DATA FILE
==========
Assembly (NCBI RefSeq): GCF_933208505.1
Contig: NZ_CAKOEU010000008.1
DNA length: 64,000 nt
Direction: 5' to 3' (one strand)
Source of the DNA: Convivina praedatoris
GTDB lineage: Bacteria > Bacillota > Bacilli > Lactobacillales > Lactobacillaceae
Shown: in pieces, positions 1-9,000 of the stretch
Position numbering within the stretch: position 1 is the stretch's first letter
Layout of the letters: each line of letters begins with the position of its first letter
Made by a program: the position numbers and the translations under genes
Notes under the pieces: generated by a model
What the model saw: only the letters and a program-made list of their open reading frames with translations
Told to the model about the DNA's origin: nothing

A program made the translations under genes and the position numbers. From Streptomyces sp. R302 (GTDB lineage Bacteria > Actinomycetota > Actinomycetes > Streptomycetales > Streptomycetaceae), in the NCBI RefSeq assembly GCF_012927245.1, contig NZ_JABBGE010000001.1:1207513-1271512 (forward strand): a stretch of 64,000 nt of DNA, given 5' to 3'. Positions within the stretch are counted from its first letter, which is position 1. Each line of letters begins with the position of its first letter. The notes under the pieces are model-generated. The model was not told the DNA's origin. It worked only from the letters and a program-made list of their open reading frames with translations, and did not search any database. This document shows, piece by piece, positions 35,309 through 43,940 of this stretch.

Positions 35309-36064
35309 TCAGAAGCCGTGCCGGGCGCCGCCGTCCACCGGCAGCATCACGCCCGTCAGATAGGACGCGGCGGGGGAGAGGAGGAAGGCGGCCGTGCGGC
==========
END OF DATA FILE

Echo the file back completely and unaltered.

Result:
Assembly (NCBI RefSeq): GCF_933208505.1
Contig: NZ_CAKOEU010000008.1
DNA length: 64,000 nt
Direction: 5' to 3' (one strand)
Source of the DNA: Convivina praedatoris
GTDB lineage: Bacteria > Bacillota > Bacilli > Lactobacillales > Lactobacillaceae
Shown: in pieces, positions 1-9,000 of the stretch
Position numbering within the stretch: position 1 is the stretch's first letter
Layout of the letters: each line of letters begins with the position of its first letter
Made by a program: the position numbers and the translations under genes
Notes under the pieces: generated by a model
What the model saw: only the letters and a program-made list of their open reading frames with translations
Told to the model about the DNA's origin: nothing

A program made the translations under genes and the position numbers. From Streptomyces sp. R302 (GTDB lineage Bacteria > Actinomycetota > Actinomycetes > Streptomycetales > Streptomycetaceae), in the NCBI RefSeq assembly GCF_012927245.1, contig NZ_JABBGE010000001.1:1207513-1271512 (forward strand): a stretch of 64,000 nt of DNA, given 5' to 3'. Positions within the stretch are counted from its first letter, which is position 1. Each line of letters begins with the position of its first letter. The notes under the pieces are model-generated. The model was not told the DNA's origin. It worked only from the letters and a program-made list of their open reading frames with translations, and did not search any database. This document shows, piece by piece, positions 35,309 through 43,940 of this stretch.

Positions 35309-36064
35309 TCAGAAGCCGTGCCGGGCGCCGCCGTCCACCGGCAGCATCACGCCCGTCAGATAGGACGCGGCGGGGGAGAGGAGGAAGGCGGCCGTGCGGC